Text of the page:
But you'd never know that from the news coverage.

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The Minnesota election contest is headed into one of its final steps this morning, with officials from the Secretary of State's office preparing to count previously-rejected ballots, after the judges reviewed 387 envelopes yesterday and approved counting an as yet undisclosed number of them. Judge Elizabeth Hayden has just handed down the list of ballots, but the number is not known at this moment.

Video is being carried by our good friends at The Uptake, and the counting itself could happen any minute now, after the envelopes are organized and the ballots separated from them.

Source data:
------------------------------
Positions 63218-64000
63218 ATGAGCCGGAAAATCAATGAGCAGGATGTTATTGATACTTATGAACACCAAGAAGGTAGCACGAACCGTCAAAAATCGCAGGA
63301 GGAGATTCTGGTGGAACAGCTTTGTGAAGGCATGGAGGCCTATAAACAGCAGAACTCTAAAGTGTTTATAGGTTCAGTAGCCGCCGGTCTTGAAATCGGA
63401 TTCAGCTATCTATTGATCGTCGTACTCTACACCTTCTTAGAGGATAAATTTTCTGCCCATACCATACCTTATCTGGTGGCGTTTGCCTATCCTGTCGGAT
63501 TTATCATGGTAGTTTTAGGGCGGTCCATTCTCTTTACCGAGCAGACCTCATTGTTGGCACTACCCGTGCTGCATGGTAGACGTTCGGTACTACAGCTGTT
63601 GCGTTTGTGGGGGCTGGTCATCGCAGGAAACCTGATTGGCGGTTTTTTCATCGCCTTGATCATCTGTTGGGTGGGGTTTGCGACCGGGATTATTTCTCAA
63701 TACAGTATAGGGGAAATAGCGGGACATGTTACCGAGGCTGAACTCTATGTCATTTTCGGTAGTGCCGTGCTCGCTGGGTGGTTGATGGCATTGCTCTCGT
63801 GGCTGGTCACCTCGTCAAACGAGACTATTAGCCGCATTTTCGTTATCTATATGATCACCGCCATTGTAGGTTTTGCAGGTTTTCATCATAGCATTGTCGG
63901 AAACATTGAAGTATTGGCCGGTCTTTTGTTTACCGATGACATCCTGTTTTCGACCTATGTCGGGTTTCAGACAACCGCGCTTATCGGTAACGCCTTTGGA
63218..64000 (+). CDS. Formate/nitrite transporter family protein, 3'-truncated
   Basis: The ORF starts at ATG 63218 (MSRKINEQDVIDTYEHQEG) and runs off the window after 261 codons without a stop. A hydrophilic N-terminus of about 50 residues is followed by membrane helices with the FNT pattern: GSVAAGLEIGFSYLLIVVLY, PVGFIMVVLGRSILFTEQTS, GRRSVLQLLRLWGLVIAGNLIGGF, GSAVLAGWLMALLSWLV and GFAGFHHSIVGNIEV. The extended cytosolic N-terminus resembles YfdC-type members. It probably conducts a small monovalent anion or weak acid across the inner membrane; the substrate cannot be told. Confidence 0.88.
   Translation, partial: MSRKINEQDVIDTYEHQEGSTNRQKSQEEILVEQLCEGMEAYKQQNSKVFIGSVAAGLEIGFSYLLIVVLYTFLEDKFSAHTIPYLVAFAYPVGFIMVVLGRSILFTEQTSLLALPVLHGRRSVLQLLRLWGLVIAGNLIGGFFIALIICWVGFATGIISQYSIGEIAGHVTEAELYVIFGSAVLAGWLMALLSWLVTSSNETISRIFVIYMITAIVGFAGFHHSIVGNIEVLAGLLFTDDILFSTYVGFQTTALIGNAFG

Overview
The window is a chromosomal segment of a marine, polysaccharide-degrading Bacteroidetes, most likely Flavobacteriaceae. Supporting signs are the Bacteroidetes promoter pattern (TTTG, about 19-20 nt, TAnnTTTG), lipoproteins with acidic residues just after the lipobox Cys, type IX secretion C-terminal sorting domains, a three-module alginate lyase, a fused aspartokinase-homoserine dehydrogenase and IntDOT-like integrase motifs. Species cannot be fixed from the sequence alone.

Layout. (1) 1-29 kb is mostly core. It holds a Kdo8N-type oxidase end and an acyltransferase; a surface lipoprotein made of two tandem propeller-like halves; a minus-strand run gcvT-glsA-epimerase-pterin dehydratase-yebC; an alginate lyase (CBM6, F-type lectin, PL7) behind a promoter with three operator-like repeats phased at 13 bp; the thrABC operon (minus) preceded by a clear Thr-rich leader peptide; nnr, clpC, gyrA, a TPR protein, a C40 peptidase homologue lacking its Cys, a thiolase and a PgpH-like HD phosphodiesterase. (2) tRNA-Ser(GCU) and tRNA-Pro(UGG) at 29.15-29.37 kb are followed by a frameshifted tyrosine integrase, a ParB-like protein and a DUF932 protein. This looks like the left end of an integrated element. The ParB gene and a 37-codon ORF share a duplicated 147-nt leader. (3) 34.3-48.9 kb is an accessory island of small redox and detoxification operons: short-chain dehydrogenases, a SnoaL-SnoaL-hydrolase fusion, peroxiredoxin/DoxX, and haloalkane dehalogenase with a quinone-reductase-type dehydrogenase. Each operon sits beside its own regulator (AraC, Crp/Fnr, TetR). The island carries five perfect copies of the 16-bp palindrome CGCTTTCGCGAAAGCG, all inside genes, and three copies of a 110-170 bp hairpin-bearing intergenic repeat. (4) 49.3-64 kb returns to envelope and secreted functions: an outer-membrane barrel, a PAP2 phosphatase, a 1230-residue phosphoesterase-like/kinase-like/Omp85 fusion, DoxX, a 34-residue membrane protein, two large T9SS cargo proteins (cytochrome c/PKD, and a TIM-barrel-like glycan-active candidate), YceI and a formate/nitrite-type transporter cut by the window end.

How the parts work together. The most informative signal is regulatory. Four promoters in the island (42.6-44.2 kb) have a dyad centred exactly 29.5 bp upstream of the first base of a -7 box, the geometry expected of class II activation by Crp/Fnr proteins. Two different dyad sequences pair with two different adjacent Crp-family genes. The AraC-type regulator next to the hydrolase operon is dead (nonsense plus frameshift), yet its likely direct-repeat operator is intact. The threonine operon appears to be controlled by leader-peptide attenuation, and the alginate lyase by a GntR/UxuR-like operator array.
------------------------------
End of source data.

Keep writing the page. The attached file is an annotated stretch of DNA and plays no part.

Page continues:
Just now, Coleman attorney Tony Trimble just requested a 15-minute recess to review the list, and Hayden refused to grant it, saying the court was ready to proceed.

Meanwhile, the Franken camp sent an e-mail last night to their supporter list, from campaign manager Stephanie Schriock and lead attorney Marc Elias, with Elias explaining that things looked good for them:

Essentially, the Court agreed that the law should be followed as written. That's exactly what our argument has been all along. And although Coleman is likely to appeal in the hopes of finding a venue less picky about the rule of law, our analysis shows that the meticulousness of the Court's procedure and ruling would make such an appeal a difficult proposition.

Full Franken camp e-mail after the jump.

Late Update: Judge Hayden just let everybody know that even if an observer for a candidate were to leave the table, the process would still continue.